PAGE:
|Publication number||US4328811 A|
|Application number||US 06/172,764|
|Publication date||May 11, 1982|
|Filing date||Jul 28, 1980|
|Priority date||Jul 28, 1980|
|Also published as||CA1160127A1, EP0057205A1, EP0057205A4, EP0057205B1, WO1982000409A1|
|Publication number||06172764, 172764, US 4328811 A, US 4328811A, US-A-4328811, US4328811 A, US4328811A|
|Inventors||Thomas J. Fogarty|
|Original Assignee||Fogarty Thomas J|
|Export Citation||BiBTeX, EndNote, RefMan|
|Patent Citations (4), Referenced by (49), Classifications (10)|
|External Links: USPTO, USPTO Assignment, Espacenet|
Co-pending application Ser. No. 060,408, filed July 25, 1979, now U.S. Pat. No. 4,271,839 for Dilatation Catheter Method and Apparatus shows a dilatation catheter in which dilatation is accomplished by everting a balloon from the end of a catheter, blowing the balloon up to dilate an occluded blood vessel, deflating the balloon, and re-inverting the balloon within the catheter.
Co-pending application Ser. No. 114,979 filed Jan. 24, 1980 for Flexible Calibrator shows a catheter having a calibrator bead at the distal end thereof which is used to measure the diameter of the lumen in a stenotic segment of blood vessel. The present invention comprises a calibrator bead in trailing relation to a dilatation balloon. The combination of these two elements enables the calibrator element to measure the lumen of the dilated artery rather than, as in the co-pending application, being used to measure the lumen of an occluded passage in a pre-dilated artery.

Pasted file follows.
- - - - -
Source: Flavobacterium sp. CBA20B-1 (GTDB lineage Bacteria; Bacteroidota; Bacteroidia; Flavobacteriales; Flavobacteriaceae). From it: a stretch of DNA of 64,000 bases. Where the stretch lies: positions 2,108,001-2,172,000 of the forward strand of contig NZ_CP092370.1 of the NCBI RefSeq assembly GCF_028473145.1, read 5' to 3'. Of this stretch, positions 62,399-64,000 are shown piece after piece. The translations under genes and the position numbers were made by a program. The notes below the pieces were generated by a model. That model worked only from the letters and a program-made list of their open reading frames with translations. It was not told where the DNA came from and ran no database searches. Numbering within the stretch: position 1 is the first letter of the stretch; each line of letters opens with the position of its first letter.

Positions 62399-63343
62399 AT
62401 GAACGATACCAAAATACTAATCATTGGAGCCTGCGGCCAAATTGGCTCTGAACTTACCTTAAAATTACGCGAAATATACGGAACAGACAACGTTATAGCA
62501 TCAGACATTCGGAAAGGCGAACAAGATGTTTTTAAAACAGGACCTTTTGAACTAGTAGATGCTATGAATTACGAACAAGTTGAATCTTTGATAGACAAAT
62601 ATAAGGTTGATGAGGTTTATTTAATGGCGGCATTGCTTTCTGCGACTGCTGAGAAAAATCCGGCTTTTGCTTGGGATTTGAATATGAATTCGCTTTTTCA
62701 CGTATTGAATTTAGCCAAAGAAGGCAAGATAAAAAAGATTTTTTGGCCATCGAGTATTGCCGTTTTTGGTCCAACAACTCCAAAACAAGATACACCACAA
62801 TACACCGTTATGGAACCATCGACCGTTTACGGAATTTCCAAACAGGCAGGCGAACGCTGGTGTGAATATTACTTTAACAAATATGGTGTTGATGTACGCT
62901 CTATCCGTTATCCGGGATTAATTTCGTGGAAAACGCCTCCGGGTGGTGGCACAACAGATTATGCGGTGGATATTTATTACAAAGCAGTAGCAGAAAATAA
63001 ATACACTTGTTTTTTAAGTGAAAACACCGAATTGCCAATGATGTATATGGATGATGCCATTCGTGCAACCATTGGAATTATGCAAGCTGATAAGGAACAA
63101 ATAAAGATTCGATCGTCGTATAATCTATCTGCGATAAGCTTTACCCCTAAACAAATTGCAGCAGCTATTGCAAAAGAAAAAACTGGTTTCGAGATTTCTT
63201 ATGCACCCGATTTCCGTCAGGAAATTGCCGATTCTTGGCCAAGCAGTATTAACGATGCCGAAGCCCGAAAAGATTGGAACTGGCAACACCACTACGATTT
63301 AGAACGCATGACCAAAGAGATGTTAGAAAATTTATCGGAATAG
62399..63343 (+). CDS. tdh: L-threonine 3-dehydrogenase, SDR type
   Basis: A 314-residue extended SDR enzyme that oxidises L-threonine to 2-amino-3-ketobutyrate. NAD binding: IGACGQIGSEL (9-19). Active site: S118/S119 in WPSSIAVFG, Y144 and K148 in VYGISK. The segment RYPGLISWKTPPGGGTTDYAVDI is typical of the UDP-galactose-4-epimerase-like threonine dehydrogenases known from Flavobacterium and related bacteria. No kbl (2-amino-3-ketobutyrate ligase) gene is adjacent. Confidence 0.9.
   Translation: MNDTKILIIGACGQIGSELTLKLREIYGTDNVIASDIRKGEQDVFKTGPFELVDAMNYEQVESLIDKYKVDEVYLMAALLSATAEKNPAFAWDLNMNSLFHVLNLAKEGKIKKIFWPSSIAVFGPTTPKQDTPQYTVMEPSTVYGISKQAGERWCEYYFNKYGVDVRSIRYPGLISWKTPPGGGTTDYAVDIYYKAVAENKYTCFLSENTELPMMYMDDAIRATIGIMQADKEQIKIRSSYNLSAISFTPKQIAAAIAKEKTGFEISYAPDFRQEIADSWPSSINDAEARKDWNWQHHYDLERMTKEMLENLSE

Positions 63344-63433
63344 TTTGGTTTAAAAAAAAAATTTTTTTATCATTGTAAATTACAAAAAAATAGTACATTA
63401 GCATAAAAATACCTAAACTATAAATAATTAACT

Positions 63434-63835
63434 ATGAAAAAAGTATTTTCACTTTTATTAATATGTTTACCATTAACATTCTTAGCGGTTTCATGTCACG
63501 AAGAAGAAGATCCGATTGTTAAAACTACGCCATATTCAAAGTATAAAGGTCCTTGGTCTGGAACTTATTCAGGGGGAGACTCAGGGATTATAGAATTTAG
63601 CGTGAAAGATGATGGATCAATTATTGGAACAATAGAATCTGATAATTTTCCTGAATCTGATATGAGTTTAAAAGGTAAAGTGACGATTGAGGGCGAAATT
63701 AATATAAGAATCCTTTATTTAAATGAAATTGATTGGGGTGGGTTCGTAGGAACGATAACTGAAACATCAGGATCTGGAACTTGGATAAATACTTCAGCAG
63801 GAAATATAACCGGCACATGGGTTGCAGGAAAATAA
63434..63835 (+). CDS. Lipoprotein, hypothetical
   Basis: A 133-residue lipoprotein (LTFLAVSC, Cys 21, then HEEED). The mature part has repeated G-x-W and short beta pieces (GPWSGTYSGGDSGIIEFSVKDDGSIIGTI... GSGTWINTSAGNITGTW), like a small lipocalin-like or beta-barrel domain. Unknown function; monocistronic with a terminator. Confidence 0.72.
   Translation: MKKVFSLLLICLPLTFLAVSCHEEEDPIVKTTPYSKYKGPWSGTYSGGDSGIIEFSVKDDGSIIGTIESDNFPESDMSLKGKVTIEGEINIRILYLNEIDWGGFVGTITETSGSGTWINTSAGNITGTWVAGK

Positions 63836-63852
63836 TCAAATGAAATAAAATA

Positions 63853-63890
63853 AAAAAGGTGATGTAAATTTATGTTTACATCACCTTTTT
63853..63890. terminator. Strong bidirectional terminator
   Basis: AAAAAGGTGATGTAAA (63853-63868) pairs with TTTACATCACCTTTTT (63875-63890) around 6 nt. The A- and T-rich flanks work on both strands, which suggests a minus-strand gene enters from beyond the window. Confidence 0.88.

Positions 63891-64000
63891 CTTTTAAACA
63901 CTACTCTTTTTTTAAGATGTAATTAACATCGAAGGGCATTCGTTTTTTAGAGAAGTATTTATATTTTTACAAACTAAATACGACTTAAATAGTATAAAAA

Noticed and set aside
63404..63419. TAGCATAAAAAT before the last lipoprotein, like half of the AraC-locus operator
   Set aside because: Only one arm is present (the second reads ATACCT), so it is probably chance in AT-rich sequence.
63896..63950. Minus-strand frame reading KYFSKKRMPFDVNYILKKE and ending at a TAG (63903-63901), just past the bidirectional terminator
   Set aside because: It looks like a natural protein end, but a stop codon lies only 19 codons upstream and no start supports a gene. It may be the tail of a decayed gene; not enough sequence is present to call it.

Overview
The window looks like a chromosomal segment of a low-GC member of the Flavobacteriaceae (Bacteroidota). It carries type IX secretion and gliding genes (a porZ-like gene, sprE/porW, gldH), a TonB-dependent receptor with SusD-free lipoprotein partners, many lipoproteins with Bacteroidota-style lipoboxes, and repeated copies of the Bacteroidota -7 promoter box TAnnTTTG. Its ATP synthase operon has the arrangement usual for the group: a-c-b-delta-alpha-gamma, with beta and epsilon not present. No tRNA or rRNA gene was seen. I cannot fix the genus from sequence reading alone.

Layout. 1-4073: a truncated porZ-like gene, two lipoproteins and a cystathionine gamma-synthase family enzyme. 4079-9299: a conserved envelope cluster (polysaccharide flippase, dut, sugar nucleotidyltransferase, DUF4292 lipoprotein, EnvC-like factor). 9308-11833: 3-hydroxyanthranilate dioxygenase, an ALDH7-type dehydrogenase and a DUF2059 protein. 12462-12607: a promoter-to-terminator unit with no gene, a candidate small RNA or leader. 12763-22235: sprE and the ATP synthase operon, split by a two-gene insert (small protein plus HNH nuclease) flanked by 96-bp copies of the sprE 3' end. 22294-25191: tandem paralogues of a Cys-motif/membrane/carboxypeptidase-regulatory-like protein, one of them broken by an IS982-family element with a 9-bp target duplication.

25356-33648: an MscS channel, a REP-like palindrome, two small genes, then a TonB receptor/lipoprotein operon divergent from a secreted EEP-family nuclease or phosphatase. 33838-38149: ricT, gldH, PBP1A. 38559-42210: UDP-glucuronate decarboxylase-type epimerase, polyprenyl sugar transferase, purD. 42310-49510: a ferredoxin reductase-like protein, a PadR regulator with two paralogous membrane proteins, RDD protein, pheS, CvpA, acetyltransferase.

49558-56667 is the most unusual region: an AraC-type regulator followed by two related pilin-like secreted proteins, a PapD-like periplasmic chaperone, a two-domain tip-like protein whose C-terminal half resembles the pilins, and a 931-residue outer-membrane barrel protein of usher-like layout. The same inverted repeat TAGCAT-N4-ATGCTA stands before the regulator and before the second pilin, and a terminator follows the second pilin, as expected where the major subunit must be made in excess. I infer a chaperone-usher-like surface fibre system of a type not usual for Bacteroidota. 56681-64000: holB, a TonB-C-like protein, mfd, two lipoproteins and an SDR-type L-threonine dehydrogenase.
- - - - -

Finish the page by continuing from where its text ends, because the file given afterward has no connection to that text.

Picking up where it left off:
The present invention relates to a method and apparatus for use in dilating occluded blood vessels and for measuring the degree of dilation of the occlusions within these vessels. Prior to the present invention these two objectives were attainable, as a result of the teachings set forth in the above-identified copending patent applications, by the use of two catheters, one having a balloon element to dilate the occlusion and the other having a calibrator element to measure the widened lumen of the occluded segment of artery. This could result in the repeated insertion and removal of catheters into and out of arteries until the sizes of the enlarged passages of the occluded segments of the arteries were of acceptable dimensions. The heavier the traffic of catheters within blood vessels the greater is the risk that material may be accidentally dislodged therefrom with possible consequent blockage elsewhere in the blood circulation system.
The present invention combines in a single catheter a dilatation balloon element and a calibrator bead element. Following dilatation of an occlusion the calibrator bead may be moved into the dilated lumen of the occlusion in order to determine whether the occlusion has been sufficiently dilated. The two objects are thereby achieved without the need of indulging in the time-consuming and hazardous activities of repeatedly removing and replacing catheters.
The principal object of the invention is to combine in a single catheter instrument dilatation balloon means which can be inflated and deflated and calibrator bead means to measure the lumen of the dilated occlusion in the artery.
This and other objects and advantages of the invention will be apparent from the following description taken in conjunction with the drawings forming part of this specification.
FIG. 1 is a semi-schematic view of the present catheter positioned adjacent an occlusion.
FIG. 2 is a similar view showing the occlusion being dilated.
FIG. 3 is a similar view showing the balloon element reinverted.